Work with me to put the final touches on your retirement plan

Six months to go:

Update your beneficiary information

Apply for government benefits

Apply for retirement income from your workplace plans

Now switch off your alarm – yes, permanently. Well, except when you have an early tee time.

Retirement Checklist

Top Ten Questions to Consider for Retirement

You’ve saved well, invested wisely and built a sizeable nest egg. Retirement is within your grasp – or so you think. Here are 10 thought-provoking questions to help you determine your readiness to retire (whatever retirement means to you).

1. When do you want to retire? In a year? Six months? At a particular age?

In retirement, you’ll experience a fundamental shift – from saving to spending. The timing of your retirement is crucial to building your retirement nest egg and assessing how long it will need to last.

These 10 questions can be your roadmap to becoming retirement ready.

2. What percentage of your current income do you expect to need in retirement?

The amount of your current income you’ll need in retirement depends on how much you plan to spend in retirement. Plot out your current budget, then create a projected retirement budget and see where the gaps are.Retirement Checklist

3. How do you plan to spend your money in retirement?

Think about your current spending habits. Are you a penny-pincher or a lover of luxury? These habits will be amplified in retirement, so make sure your savings reflect this. Don’t forget to plan for events that may be out of your control.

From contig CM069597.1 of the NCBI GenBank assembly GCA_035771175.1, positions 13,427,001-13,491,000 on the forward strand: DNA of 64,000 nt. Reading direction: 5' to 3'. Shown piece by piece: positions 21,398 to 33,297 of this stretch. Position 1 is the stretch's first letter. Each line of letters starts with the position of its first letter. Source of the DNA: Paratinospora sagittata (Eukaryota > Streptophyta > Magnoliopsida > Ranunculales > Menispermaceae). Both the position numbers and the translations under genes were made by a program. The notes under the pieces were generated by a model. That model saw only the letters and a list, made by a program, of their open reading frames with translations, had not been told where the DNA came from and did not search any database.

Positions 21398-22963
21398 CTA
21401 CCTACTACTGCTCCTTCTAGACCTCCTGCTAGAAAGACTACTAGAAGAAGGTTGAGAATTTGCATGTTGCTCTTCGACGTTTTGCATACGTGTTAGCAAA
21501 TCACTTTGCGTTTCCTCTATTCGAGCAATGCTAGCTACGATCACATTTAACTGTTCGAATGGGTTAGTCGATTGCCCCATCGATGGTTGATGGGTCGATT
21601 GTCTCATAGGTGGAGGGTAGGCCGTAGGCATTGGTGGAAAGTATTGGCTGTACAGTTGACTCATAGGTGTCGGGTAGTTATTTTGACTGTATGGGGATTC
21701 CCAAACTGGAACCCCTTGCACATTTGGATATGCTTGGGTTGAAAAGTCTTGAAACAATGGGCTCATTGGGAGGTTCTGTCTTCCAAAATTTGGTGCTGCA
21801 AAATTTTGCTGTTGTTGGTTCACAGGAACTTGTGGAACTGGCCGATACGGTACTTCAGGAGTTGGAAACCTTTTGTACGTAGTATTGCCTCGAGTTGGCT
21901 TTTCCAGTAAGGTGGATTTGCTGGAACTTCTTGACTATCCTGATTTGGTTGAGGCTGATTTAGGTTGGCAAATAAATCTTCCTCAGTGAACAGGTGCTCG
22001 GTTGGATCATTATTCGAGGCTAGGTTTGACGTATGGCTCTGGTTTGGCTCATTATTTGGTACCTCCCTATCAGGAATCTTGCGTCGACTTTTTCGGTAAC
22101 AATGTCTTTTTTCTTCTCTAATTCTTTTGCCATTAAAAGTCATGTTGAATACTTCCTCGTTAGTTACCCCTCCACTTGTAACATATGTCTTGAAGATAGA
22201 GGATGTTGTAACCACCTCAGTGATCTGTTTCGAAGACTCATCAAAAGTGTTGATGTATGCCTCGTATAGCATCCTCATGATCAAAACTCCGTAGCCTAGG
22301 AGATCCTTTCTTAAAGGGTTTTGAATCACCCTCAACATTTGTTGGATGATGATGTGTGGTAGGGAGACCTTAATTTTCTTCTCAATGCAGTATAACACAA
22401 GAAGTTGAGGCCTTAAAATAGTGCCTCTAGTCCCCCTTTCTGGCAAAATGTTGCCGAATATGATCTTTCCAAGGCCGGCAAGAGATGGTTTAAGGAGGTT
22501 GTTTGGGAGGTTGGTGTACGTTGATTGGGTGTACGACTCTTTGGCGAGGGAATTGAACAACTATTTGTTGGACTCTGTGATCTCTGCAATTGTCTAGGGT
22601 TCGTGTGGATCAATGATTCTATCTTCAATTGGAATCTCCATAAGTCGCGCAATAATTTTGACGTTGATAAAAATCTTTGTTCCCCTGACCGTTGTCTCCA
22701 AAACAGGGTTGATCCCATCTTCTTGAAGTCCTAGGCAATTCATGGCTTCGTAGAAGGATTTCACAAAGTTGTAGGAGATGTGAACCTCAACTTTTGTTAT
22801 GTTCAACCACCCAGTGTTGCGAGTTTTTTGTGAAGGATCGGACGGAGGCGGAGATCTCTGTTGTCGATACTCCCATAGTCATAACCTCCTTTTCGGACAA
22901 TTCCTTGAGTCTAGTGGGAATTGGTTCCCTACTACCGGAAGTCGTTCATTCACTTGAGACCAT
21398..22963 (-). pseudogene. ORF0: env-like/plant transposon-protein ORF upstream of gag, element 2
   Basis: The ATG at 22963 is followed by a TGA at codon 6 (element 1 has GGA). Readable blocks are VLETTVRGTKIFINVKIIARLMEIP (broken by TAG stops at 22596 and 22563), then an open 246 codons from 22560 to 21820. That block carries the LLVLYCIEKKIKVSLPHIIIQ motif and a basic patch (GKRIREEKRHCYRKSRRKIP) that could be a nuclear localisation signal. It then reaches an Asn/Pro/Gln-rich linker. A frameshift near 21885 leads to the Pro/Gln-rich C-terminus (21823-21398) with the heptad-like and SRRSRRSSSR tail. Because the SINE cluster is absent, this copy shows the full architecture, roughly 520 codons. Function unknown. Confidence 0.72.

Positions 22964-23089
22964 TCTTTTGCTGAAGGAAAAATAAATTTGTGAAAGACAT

4. Have you considered your lifestyle needs in retirement?

Travel lovers, take heed. Your lifestyle needs in retirement play a big part in how you save. For example, buying a condominium and being saddled with condo fees may not be the best idea if you plan on travelling extensively.

5. What guaranteed sources of income can you count on in retirement?

Calculate how much guaranteed income you’ll receive during retirement – such as Canada Pension Plan (CPP), Quebec Pension Plan (QPP), and Old Age Security (OAS) payments. Then, determine how much additional income you’ll need and where this will come from. While investment income is a nice bonus, you shouldn’t rely on it to pay for necessities.

6. Do you plan to work part-time or full-time in retirement?

Perhaps you want to continue using your existing work skills or explore new career opportunities. Debt and family matters may also influence your decision.

7. How do health and wellness factor into your retirement plan?

Retirement is the perfect time to focus on your mental and physical fitness. Leave room in your budget for activities that exercise your mind and body – the good news is that many of them are free!

8. Are you ready for the unexpected events in life?

When you consider retirement planning, make sure to account for unpredictable events – both financial and personal. Check if your retirement savings are strong enough to support you through a future economic downturn, a rise in the cost of living and a long life.

9. How will you keep your money working in retirement?

Think about how you’ll keep your money growing. Talk to me about investment solutions for retirees.

10. Do you plan to leave a legacy?

You might want to leave an inheritance to your family or favourite charity. Once again, I can help you put this in place.

The answers to these questions can help form a dependable roadmap for your retirement. While you can’t predict the future, you can plan for it.

Good Savings Habits Lead to Financial Independence